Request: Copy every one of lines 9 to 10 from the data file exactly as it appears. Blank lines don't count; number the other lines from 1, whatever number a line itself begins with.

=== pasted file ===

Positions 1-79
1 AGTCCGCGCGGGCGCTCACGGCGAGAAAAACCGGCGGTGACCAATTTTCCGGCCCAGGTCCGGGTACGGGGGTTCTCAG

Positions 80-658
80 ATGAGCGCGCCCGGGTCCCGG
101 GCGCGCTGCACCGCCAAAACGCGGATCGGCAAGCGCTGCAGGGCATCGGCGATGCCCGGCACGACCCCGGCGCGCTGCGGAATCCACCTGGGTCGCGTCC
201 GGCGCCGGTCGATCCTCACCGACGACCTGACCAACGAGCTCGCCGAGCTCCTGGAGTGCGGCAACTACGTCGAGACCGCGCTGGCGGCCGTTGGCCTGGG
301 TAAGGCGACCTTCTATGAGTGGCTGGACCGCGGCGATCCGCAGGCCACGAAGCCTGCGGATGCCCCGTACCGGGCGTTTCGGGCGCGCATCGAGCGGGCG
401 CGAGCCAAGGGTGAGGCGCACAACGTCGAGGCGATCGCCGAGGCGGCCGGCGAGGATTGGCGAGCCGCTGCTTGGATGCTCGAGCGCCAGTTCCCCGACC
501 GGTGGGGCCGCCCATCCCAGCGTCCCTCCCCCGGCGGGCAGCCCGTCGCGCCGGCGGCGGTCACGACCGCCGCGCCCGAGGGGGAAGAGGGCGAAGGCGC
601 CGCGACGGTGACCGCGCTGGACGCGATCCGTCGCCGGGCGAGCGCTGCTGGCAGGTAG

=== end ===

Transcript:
501 GGTGGGGCCGCCCATCCCAGCGTCCCTCCCCCGGCGGGCAGCCCGTCGCGCCGGCGGCGGTCACGACCGCCGCGCCCGAGGGGGAAGAGGGCGAAGGCGC
601 CGCGACGGTGACCGCGCTGGACGCGATCCGTCGCCGGGCGAGCGCTGCTGGCAGGTAG